40. I’m a little surprised that no political candidate has openly addressed the fact that the TSA represents what both parties hate the most; invasive governement bureaucracy run by detached idiots who’ve employed poor hapless nitwits that now have power to mess with people. I mean, really, Pol Pot could get elected in this country if they only promised promised to shut that monster down AND that everyone who wanted to, could kick a TSA agent in the nuts as payback.

  41. My one and only encounter with TSA was when my wife and I were waiting to board a short-haul flight from Pittsburgh to Indianapolis.

    The droids came into the area and looked over the crowd of us waiting to board, pointed to the guy dressed in black (me) and asked to submit to a wanding.

    The first pass…BLEEEEEP. Remove all change from pockets.
    Second pass…BLEEEEEP. Remove belt.
    Third pass…BLEEEEEP. WTF? Nothing metallic left to remove, except for the zipper on my pants.

    Then, one of the droids got the bright idea that, maybe, we should move away from the big METAL table they were using.

    Fourth pass…all clear.

  42. I’ve flown back and forth from Dulles to SFO during the past month and have not had this experience. My laptop needed to be separate, as per usual, but my digital camera, PSP, and cellphone (and various extra batteries, recharge cables, etc) all went through the belt in my backpack together and in their own cases with no hassle.
    I think it’s painfully obvious at this point that the system is not a system, but an arbitrary bunch of loosely related rules that change from agent to agent, hour to hour, and airport to airport. Most of the time, I readily admit, the TSA agents do a fantastic job. But there are periodically agents who are bullies and/or simply do not actually know the rules or have the proper training.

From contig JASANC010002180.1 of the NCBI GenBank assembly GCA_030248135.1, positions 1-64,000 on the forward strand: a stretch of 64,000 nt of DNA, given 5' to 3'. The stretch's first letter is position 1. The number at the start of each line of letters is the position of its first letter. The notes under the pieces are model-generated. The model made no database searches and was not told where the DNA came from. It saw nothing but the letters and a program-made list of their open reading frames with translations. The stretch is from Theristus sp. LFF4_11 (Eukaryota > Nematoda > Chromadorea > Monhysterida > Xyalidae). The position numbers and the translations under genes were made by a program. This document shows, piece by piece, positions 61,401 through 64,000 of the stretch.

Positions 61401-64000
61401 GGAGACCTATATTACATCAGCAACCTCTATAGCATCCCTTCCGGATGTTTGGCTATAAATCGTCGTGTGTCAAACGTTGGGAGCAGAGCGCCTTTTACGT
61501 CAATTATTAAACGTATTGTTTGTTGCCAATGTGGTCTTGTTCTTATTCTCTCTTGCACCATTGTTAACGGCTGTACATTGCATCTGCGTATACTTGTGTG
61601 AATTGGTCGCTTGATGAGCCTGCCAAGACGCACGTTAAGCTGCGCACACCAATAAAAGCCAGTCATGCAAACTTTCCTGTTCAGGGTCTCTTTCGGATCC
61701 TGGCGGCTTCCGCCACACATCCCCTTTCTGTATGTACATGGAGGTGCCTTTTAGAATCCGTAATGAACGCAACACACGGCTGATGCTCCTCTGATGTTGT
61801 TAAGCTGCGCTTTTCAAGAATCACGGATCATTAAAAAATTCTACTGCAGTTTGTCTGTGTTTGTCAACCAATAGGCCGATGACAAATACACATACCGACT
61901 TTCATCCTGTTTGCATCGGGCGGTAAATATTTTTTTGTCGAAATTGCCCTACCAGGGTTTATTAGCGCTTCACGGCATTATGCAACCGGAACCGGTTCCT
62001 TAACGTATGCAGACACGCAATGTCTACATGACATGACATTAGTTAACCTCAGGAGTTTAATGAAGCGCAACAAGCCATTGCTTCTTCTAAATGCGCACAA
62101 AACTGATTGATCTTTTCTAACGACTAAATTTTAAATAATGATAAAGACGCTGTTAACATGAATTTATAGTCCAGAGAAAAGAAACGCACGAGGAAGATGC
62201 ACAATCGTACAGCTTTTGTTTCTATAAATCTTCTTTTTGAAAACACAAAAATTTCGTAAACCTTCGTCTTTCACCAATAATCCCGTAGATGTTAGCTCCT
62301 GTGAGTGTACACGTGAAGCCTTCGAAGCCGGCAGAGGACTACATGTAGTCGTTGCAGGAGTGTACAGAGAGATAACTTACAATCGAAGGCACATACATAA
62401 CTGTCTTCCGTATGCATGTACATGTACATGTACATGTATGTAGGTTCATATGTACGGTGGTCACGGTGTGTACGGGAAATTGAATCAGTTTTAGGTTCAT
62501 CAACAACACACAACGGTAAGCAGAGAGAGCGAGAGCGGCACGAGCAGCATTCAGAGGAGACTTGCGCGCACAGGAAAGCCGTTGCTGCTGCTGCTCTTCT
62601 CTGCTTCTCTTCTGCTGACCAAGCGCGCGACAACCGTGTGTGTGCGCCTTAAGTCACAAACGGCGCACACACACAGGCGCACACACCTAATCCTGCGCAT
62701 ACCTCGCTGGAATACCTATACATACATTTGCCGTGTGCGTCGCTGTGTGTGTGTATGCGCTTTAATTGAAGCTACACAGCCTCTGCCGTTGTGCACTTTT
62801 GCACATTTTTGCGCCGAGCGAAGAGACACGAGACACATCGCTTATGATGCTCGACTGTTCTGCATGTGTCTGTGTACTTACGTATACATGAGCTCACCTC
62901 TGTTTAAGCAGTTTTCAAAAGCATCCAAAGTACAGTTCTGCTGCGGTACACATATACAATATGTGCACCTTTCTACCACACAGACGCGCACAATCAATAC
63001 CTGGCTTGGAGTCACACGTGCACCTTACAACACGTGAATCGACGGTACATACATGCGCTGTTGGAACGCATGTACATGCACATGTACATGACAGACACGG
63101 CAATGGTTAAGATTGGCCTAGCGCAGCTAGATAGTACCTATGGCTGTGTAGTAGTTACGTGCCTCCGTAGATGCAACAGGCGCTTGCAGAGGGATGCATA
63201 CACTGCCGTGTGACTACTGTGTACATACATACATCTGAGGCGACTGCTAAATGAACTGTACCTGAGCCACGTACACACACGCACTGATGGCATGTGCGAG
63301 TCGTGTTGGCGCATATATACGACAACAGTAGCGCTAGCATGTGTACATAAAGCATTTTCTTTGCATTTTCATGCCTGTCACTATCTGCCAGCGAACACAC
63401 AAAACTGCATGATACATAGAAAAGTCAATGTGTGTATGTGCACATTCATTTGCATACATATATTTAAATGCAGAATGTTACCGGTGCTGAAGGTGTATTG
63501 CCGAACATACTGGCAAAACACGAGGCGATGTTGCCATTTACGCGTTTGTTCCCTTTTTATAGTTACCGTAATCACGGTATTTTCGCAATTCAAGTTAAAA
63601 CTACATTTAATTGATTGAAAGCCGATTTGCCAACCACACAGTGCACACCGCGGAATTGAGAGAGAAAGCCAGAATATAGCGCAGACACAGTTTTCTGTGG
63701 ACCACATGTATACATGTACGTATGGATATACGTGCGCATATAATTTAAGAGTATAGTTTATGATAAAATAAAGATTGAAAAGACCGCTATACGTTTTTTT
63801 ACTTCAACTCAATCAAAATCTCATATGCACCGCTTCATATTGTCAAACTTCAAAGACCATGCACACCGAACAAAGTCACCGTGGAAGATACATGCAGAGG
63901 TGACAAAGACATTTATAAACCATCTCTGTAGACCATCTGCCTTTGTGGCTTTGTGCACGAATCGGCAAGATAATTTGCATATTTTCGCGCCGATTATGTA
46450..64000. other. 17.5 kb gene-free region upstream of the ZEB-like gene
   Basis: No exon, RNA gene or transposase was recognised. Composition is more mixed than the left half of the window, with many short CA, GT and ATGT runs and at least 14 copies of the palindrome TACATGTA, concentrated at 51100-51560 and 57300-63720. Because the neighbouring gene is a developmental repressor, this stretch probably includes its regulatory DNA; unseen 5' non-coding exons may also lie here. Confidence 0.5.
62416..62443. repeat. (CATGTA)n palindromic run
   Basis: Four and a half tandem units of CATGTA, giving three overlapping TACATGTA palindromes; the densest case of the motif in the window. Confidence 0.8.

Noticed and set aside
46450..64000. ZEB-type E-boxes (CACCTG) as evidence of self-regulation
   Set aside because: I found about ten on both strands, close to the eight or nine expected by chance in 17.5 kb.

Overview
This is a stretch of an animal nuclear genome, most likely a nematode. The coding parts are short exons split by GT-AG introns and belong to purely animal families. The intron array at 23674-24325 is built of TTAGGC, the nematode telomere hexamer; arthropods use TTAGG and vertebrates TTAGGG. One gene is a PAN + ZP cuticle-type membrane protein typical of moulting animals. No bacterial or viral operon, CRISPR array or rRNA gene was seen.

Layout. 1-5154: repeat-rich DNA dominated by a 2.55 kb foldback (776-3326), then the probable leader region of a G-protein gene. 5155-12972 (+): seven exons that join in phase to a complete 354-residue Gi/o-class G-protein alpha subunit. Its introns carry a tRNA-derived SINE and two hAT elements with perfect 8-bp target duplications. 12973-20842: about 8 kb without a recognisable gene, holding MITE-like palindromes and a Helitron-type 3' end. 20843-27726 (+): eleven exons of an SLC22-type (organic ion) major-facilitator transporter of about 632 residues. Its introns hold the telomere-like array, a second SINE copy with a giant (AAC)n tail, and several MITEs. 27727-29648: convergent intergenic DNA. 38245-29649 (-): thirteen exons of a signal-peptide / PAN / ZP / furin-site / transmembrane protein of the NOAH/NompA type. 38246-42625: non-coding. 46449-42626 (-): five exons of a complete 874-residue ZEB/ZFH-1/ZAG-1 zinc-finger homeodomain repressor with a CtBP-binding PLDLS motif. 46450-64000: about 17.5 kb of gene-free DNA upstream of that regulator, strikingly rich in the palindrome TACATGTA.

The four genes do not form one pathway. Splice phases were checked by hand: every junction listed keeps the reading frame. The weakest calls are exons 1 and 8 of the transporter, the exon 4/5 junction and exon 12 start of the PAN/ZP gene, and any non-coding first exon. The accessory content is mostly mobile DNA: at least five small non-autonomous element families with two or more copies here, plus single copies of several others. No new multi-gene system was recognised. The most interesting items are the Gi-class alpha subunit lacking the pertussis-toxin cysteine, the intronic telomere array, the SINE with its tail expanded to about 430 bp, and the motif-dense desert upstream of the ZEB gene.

Ways to fix the problems noted here and in many other postings are through better (and ongoing/regularly updated) training, public postings at the security gates of ALL carry-on rules, and the establishment of a TSA board to field complaints from travelers and deal out real consequences for agents and airports who abuse passengers.
    I’d love to see other suggestions as well as ideas about what congresspeople and senators would be most likely to embrace these ideas and create/sponsor an appropriate bill.

  43. Not quite on the same level as some of the other stories here, but a few years back I was moving back home (overseas) for a few months between college and grad school, my pet gerbils in tow, and I got a TSA agent who was apparently scared of rodents. At least, she didn’t want to put her hands into their clear carrying container and riffle through the litter, I guess to see if I was using them as drug mules or whatnot. She proposed I carry one in each hand and step through the gateway while I sent their carrier through the x-ray machine.

    Yes, that’s right. Carry one squirming, terrified, confused, capable-of-outrunning-cats rodent in each hand in a wide open space full of hundreds of safety hazards for tiny hopping mammals … while simultaneously trying to navigate all the rest of my possessions through the security checkpoint. Without hands. Because, lest anyone forget, I’m carrying two squirming gerbils.

    Luckily, I convinced her that this really wasn’t going to work, and she sucked it up, but jeez, lady, you’re wearing gloves.

  44. Whenever I’ve flown recently, I’ve heard the “laptops out of bags” order. However, no scanner operator has ever yet ordered my bag to be opened up when their instruments revealed it to contain: a digital SLR, a compact point-and-shoot, iPod, chargers for each, cables for each, spare batteries for the cameras, and a monopod and ball-head (my usual load on international flights; on domestic, add a PDA and a cellphone plus more chargers).

    Obviously, I’m not an international terrorist (if I was, I might know how you can bring down an aircraft with 101ml of shampoo and the War on Moisture might make some kind of sense to me). Nevertheless, I’d think that whatever mayhem you can wreak with a laptop could also be accomplished with some of the several pounds of electronic kit that I routinely haul around with me.

    Not that I’m asking the TSA to make me take any more out of my bags than they do already. I’m just suggesting that their rules might be a little arbitrary.